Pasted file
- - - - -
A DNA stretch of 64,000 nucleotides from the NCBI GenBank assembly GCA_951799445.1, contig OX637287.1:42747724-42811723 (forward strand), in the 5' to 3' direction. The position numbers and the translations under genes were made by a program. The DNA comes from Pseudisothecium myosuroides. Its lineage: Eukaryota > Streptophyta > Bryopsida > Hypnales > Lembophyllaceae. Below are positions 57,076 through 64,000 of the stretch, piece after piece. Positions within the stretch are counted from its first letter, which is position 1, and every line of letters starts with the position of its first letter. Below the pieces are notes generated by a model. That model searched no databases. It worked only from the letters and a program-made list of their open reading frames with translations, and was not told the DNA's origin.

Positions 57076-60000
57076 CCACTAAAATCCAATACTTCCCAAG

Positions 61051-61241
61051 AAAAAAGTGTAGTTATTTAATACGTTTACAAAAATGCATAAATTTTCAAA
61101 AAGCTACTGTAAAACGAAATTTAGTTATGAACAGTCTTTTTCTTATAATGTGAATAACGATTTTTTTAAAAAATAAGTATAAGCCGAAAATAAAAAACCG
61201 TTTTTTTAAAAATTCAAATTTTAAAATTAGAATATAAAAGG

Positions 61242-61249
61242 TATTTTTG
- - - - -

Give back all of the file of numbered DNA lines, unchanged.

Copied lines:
A DNA stretch of 64,000 nucleotides from the NCBI GenBank assembly GCA_951799445.1, contig OX637287.1:42747724-42811723 (forward strand), in the 5' to 3' direction. The position numbers and the translations under genes were made by a program. The DNA comes from Pseudisothecium myosuroides. Its lineage: Eukaryota > Streptophyta > Bryopsida > Hypnales > Lembophyllaceae. Below are positions 57,076 through 64,000 of the stretch, piece after piece. Positions within the stretch are counted from its first letter, which is position 1, and every line of letters starts with the position of its first letter. Below the pieces are notes generated by a model. That model searched no databases. It worked only from the letters and a program-made list of their open reading frames with translations, and was not told the DNA's origin.

Positions 57076-60000
57076 CCACTAAAATCCAATACTTCCCAAG

Positions 61051-61241
61051 AAAAAAGTGTAGTTATTTAATACGTTTACAAAAATGCATAAATTTTCAAA
61101 AAGCTACTGTAAAACGAAATTTAGTTATGAACAGTCTTTTTCTTATAATGTGAATAACGATTTTTTTAAAAAATAAGTATAAGCCGAAAATAAAAAACCG
61201 TTTTTTTAAAAATTCAAATTTTAAAATTAGAATATAAAAGG

Positions 61242-61249
61242 TATTTTTG